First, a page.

For fair organizers, “Pacific” mostly meant Asian. (The conceptual erasing of the Pacific Islands in the rush to get to Asia has been described by historian Bruce Cumings as “rimspeak.”) They saw China and Japan as critically important to America’s prosperous Pacific future—and to the success of the fair. Because the fair was mostly locally funded, organizers personally invested in its success. They campaigned against California’s anti-Japanese Alien Land Law, worried that it would stop Japan and China from participating in the fair. Although the law passed in 1913, both countries still participated in the fair in great numbers. Japan and China not only created official pavilions encouraging trade, but also encouraged merchants to exhibit their wares in the main palaces. San Francisco’s Chinese American communities enthusiastically joined in the festivities; the fair was such a heterogeneous, multivalent, expansive space that despite its imperial tone, they found room to celebrate their cultures and argue for inclusion as equals in the grand narrative of global destiny.
Despite the Asian emphasis, other peoples of the Pacific attended the fair. “Pacific” could also mean Latin America, especially with the fair’s focus on the Panama Canal. Argentina’s pavilion, for instance, highlighted the nation’s modernity and growing political power.2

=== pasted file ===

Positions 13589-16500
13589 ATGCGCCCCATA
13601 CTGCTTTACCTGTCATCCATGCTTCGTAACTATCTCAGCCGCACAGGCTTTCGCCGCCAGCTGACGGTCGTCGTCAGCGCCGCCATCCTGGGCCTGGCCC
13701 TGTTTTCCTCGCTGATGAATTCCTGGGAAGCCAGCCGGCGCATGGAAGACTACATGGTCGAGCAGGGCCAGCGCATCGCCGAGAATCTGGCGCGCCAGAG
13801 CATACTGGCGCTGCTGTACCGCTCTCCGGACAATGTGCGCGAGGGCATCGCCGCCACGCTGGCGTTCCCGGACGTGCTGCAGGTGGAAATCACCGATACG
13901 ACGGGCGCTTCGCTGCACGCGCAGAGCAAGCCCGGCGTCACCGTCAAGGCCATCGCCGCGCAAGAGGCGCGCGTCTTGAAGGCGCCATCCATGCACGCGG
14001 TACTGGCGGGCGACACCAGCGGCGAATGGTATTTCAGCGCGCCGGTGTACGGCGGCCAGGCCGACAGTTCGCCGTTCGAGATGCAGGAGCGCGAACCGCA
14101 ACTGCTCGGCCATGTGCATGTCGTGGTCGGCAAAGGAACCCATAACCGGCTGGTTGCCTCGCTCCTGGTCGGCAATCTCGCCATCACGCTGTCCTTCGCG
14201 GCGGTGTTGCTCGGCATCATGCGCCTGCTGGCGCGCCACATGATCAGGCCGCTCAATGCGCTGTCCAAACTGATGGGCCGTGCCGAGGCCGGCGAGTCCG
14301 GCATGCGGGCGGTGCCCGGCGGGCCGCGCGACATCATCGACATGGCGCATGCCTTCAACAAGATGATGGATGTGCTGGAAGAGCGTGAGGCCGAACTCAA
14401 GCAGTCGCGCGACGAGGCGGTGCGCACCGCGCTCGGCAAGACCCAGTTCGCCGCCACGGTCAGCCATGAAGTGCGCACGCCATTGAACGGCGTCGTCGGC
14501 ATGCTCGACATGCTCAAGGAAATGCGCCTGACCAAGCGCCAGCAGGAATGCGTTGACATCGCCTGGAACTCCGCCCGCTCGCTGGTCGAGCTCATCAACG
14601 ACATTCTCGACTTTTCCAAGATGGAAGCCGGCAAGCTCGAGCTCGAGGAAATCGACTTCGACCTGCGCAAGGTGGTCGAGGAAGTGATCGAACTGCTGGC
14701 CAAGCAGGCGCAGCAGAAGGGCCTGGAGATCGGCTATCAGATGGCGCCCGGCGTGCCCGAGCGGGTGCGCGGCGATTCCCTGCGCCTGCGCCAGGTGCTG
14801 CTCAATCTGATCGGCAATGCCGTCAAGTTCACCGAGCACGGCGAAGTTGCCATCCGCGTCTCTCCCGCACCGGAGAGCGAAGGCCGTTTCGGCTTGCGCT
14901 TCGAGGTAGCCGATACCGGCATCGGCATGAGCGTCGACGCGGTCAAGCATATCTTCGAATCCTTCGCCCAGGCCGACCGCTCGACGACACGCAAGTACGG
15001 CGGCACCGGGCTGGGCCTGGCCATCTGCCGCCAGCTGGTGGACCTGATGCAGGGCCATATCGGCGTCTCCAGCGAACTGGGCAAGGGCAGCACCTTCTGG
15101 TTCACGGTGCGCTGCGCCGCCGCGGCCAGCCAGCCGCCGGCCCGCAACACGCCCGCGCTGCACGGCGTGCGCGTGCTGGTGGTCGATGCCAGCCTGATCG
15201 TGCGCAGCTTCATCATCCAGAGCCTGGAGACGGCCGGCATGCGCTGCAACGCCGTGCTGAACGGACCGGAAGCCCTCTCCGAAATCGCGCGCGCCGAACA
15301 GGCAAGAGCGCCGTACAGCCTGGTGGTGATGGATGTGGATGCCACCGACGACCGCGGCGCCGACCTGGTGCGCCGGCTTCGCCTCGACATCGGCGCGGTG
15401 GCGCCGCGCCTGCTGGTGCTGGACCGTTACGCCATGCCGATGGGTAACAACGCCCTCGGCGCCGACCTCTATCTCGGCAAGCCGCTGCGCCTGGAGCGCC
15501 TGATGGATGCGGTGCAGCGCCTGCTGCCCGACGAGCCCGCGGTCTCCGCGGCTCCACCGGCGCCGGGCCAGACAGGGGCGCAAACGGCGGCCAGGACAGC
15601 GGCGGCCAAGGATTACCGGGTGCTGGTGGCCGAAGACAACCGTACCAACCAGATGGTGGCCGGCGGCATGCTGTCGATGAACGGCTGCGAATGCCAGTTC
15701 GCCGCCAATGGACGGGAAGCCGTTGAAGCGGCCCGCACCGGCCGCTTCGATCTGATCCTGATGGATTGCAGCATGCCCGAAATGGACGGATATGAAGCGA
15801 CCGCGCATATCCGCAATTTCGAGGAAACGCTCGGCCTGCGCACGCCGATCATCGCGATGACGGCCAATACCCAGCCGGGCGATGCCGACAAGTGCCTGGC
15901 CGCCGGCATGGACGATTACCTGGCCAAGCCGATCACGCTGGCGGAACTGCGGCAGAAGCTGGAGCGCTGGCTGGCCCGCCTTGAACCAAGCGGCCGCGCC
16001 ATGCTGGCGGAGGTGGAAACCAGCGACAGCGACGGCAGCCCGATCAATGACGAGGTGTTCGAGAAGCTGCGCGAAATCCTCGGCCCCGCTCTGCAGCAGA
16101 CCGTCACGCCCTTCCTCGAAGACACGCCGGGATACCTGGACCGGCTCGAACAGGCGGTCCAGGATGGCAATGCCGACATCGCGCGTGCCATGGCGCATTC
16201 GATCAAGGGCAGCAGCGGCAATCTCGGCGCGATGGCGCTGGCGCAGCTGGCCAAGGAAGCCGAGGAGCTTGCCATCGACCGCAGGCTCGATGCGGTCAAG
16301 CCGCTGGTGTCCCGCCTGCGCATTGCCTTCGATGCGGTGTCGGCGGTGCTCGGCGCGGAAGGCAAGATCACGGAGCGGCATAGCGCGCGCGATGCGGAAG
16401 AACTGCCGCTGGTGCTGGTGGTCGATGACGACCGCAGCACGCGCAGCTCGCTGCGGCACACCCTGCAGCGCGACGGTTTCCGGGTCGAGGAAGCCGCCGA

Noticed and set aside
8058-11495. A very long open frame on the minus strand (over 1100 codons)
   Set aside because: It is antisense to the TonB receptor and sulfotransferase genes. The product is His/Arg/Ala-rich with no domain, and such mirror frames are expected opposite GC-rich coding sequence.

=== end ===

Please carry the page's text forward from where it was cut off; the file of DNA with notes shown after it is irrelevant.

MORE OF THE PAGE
America’s new oceanic colonies—Hawaii, the Mariana Islands, and the Philippines—were also on display. Strategically valuable to the United States both for their own natural resources and as waystations for ships crossing to Asia, they also served as emblems of the country’s new role in the world as an empire with overseas territories. These colonies had been recently acquired: in the Spanish-American War of 1898, and, in the case of Hawaii, through a cabal of American businessmen and politicians that overthrew Queen Lili’uokalani.